April 22 is a biggie for the beloved orb we call home. Celebrate the 50th anniversary of Earth Day by being a caretaker of our planet because “Earth Is Worth It.” That’s Newsbee’s theme for Book Buzz this month. Page On with books that inspire, educate and entertain — great reads about Earth’s precious resources and inhabitants, more dear to us now than ever.

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It’s the little things that count — “One Little Bag: An Amazing Journey,” by Henry Cole, drives that point home in a wordless book about a paper bag that becomes a family legacy. Cole’s detailed crosshatch illustrations are the work of genius, spot color enhancing the tale.

The story begins with a stately tree, shaded brown, in a forest of black and white. The tree, and the product it produces, retains spot color as it undergoes changes, from log to pulp, to rolls of paper to paper bag.

Loaded on a forklift, it’s boxed with other bags. Its destination a grocery store where a dad and his son are checking out. The bag then sits open on their kitchen table, the boy having breakfast as his dad makes a peanut butter and jelly sandwich. The bag’s now affixed with a red heart, another bit of color that stands out when the boy joins his friends for school lunch.

This simple paper bag becomes a keepsake for the boy who matures into a teen, then father, then oldster, in a beautiful story about the circle of life, and a tree that gives root to it all.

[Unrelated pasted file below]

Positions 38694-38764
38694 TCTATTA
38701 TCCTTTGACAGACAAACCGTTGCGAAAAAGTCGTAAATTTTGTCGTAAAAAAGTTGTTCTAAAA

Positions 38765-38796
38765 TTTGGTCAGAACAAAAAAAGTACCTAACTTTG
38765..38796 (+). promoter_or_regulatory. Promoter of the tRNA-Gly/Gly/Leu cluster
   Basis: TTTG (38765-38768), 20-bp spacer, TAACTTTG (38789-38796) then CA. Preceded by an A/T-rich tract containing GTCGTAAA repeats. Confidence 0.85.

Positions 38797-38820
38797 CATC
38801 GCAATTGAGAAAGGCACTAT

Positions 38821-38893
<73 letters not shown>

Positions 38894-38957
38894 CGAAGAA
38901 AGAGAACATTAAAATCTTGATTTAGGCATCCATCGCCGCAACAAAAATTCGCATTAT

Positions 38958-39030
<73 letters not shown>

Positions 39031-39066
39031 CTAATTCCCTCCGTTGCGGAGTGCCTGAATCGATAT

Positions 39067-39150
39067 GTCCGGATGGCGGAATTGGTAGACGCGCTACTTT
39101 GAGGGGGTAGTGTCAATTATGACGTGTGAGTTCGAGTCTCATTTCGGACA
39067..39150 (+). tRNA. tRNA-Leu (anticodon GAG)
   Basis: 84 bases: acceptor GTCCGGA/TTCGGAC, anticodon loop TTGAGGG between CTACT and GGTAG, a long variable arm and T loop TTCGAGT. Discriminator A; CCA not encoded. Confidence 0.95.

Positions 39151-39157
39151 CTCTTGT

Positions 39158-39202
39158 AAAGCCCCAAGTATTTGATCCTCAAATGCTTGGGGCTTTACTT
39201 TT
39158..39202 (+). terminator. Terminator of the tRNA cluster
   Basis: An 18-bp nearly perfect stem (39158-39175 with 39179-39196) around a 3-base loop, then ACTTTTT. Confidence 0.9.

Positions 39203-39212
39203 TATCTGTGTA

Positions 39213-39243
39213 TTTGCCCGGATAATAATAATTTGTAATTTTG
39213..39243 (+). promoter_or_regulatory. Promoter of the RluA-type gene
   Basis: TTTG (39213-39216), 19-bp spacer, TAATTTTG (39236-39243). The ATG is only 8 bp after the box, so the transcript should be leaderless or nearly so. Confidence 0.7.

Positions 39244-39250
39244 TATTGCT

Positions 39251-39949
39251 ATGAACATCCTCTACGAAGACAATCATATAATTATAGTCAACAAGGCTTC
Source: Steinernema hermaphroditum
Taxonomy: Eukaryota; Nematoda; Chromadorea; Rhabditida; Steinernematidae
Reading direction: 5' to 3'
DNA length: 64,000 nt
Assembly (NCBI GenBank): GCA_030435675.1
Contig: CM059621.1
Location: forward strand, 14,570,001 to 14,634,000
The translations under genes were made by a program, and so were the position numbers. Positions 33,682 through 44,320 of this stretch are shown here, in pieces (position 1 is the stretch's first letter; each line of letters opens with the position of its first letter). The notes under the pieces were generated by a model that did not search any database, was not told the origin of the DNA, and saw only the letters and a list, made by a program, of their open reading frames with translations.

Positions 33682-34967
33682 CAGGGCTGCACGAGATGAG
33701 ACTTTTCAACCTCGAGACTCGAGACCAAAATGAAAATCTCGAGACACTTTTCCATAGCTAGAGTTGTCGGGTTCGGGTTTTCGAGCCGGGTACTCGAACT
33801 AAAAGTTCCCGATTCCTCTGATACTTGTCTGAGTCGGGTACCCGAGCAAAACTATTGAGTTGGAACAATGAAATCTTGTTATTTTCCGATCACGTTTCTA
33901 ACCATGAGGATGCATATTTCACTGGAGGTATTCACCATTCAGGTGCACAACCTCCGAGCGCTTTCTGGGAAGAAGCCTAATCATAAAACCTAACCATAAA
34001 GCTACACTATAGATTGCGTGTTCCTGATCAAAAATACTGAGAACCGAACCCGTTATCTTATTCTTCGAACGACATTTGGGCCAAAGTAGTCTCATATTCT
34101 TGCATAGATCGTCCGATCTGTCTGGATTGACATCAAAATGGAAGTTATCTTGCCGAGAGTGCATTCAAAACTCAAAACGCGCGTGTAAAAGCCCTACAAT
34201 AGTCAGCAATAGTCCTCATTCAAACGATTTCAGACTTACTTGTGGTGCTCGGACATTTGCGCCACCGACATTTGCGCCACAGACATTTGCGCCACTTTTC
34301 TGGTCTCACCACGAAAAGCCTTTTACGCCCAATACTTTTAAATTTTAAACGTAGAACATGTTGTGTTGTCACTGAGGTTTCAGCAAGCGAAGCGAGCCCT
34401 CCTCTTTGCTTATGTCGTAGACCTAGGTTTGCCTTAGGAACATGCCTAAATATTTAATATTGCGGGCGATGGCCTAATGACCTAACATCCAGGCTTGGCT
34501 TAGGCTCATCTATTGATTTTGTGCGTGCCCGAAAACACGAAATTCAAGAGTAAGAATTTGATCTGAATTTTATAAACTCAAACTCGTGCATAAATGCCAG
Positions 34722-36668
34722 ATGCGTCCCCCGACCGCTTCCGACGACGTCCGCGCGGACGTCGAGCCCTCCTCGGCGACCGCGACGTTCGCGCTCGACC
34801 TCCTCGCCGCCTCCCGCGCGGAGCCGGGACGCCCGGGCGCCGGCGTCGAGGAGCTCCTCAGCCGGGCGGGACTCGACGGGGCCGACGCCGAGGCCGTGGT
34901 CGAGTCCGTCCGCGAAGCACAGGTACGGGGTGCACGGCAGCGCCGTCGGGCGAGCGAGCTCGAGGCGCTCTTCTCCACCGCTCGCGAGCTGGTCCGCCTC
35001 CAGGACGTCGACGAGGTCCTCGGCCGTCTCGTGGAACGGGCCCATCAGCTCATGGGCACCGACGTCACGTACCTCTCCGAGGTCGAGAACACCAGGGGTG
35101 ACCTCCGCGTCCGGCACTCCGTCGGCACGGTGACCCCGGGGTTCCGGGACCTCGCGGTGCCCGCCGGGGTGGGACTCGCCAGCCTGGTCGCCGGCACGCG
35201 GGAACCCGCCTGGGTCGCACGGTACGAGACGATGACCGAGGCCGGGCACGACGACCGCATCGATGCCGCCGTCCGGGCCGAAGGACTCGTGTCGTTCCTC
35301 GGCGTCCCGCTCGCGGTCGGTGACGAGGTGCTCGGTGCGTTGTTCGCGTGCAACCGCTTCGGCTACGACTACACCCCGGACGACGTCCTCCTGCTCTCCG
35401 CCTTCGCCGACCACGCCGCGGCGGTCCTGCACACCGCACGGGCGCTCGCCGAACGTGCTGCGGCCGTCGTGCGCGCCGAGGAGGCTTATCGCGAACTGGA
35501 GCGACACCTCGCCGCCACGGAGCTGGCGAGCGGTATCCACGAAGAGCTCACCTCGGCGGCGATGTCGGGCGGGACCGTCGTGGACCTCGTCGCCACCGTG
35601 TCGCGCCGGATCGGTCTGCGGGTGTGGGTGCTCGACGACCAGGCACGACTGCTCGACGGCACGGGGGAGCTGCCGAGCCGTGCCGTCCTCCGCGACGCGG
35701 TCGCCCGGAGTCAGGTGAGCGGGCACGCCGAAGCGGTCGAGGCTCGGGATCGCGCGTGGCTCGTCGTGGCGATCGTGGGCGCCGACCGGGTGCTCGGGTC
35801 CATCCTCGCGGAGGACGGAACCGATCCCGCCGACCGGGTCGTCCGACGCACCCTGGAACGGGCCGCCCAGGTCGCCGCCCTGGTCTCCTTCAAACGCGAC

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Using the sing-song tempo and style of “This Is the House That Jack Built,” author Michelle Lord sets her new book, “The Mess That We Made,” on the water, as four children float around in a pint-sized boat, debris bobbing about them, a seal, turtle and fish swimming by.

The effects of pollution come into play when a net is dropped from a “boat of welded steel,” trapping the seal “ . . . that eats the fish that swim in the mess that we made.” Then the unassuming turtle, “green and gray,” is caught in “plastic, thrown away. . . ” that originates in a nearby “ . . . landfill, growing each day . . . .”

The source of the polluted water is “ . . . people at work and at play, that stuff the landfill, growing each day.”

Take heart — all is not lost in this message-driven book with lush illustrations by Julia Blattman. Humans step up to the plate, or rather onto the sand, lending a hand, to right the wrongs in this crowd pleaser.

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Luke, a farm boy from Ohio, is “an average, or below average” kid who undergoes big changes in “Fins: A Sharks Incorporated Novel,” an action-filled pageturner by Randy Wayne White.

After Luke’s mother passes away, his stepfather sends him to Florida to live with his grandfather and aunt. Luke’s only there for a short time when he’s struck by lightening, a near fatal accident that leaves him with extraordinary senses and intuition. These uncanny powers serve him well when he begins working for Doc Ford, a marine biologist who needs help tagging black fin sharks.

It’s a fulfilling, important job that Luke, Maribel and Sabina relish. The girls have immigrated from Cuba and are especially apt at handling a boat, while Luke is capable because he has a sixth sense about the sharks and is adept with mechanics.

The kids will need to use their growing knowledge of Florida and its waters, as well as a mountain of courage to take on a ring of professional poachers harvesting fins from the sharks for shark fin soup. Get ready for a hair-raising tale as the three bond together to form “Sharks Inc.” and try to dry-dock the culprits.